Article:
Green Bay’s new defensive coordinator Mike Pettine got his chance to be a head coach for one reason: he was a very successful defensive coordinator with the Jets from 2009 through 2012, and with the Bills in 2013.
Pettine was given but two years as head coach to turn the Cleveland Browns around. He was unsuccessful, but by no means was he disgraced. He inherited a team that had gone six consecutive years without winning more than five games in a season. Pettine went 7-9 in 2014 and fell back to 3-13 in 2015. Since departing, the Browns have gone 1-15 and 0-16 under Hue Jackson.
It’s clear from his comments to the Green Bay press that the experience at Cleveland was a horror – so bad that it caused him to step away from coaching for two years.
It might be that head coaching isn’t what Pettine is best suited for anyway. He’s said as much, indicating he didn’t care for all of the administrative duties that a head coach has.
I believe him when he says he’s perfectly content with being a defensive coordinator. His record in that role suggests he’s very well suited to being the Packers’ replacement for Dom Capers.
The following chart shows how Pettine’s defenses have ranked in total yards given up, rushing yards, passing yards, and points allowed for his five prior seasons as a defensive coordinator. I’ve included the last two years of Packers’ statistics.
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As a basis for comparison, in the year before Pettine became the Jets’ DC, the team ranked 16th, 7th, 29th, and 18th in the above four categories. In the year before he became the Bills’ DC, that team was 22nd, 31st, 10th, and 26th in these categories.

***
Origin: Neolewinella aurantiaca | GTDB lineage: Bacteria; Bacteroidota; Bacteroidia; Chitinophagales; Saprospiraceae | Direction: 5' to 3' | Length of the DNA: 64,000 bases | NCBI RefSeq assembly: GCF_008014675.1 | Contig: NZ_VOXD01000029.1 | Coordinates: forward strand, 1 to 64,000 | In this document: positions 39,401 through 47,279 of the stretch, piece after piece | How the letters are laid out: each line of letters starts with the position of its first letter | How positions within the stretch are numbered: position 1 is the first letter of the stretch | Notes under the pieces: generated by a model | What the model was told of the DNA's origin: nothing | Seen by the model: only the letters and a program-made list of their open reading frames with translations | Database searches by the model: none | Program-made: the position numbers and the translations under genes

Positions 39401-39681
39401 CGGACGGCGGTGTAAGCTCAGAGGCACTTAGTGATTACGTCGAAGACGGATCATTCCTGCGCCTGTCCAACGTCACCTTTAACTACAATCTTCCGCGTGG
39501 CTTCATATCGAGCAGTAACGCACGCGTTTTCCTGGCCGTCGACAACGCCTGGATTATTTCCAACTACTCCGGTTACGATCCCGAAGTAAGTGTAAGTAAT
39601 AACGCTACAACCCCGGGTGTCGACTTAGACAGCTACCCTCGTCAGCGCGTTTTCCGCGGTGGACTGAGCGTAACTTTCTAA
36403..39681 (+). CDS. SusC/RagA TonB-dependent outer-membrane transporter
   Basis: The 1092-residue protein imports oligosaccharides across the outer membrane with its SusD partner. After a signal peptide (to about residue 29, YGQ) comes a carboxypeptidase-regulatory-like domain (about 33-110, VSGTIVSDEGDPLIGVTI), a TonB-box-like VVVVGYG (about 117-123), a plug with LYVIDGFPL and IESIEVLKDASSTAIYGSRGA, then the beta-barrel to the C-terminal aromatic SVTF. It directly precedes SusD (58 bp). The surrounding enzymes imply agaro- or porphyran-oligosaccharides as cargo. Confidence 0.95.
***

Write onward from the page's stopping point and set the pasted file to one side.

The improvement in the Jets’ defense in Pettine’s first year was miraculous. The numbers slipped a bit in Pettine’s next three years, though passing yards allowed remained top-notch. Coordinating a defense never ranked below sixth, for five years running, in defending against the pass is a great accomplishment – and it’s precisely what the Packers so badly need.
During his four years with the Jets, the cumulative passer rating of opposing passers was a sparkling 71.0, best in the NFL.
In his sole year in Buffalo, he improved the team’s defense in all four categories, but most notably in moving their passing yards allowed from 10th to fourth place in the league.
In his defensive backfields with the Jets, Pettine had the good fortune to work with, and help develop, Darrelle Revis – a seven-time Pro-Bowler, and four-time first-team All-Pro. For three of those years, he also had cornerback Antonio Cromartie, a four-time Pro Bowler. While at Buffalo, he had free safety Jarius Byrd, a three-time Pro Bowler. Revis was truly a “shutdown” cornerback when Pettine was with the Jets.
As to defensive linemen, he worked with DE Shaun Ellis (two-time PB) with the Jets, and with DT Kyle Williams (five-time PB), DE Mario Williams (four-time PB), and DT Marcell Dareus (two-time PB) in his year at Buffalo.
In comparison, Dom Capers had these star backfield defenders: Charles Woodson (nine-time PB), Sam Shields (2014 PB), and Ha Ha Clinton-Dix (2016 PB). His star linebackers included Clay Matthews (six-time PB), and Julius Peppers (nine-time PB, including in 2015 with the Packers). Woodson and Peppers were of course developed by other teams.
Pettine has indicated that the cupboard is hardly bare at Green Bay. He’s probably thinking mostly of young guys like Damarious Randell, Kevin King, Josh Jones, Blake Martinez, Jake Ryan, and Kenny Clark – and let’s not forget Montravius Adams. It will be intriguing to see how many of these players will become stars under Pettine – and how quickly.
Great First Impression
My initial impressions of Mike Pettine are uniformly positive. He’s obviously a student of defensive strategy, and he communicates plainly and to the point. While he has an “instructor” air about him, I don’t doubt that he’ll demand a high degree of on-field performance from his players. He appeared comfortable and confident when introduced at Lambeau Field along with the rest of the Packers’ new coaches.
In his nine years in Green Bay, I never once saw a trace of emotion in Dom Capers. Pettine, after being fiery head coach Rex Ryan’s right-hand man for a bunch of years with the Ravens and the Jets, should be a welcome departure from Capers’ aloof demeanor.
Pettine seems re-energized after a two-year sabbatical, and it looks like he’s thrilled to have this opportunity.
I’ve viewed photos of Pettine on the sidelines during Jets’ and Bills’ games, so I trust he’ll be in the same place with the Packers. I always thought that Capers – stationed up in the booth during games – was too far away from the action and unable to communicate face-to-face with his players.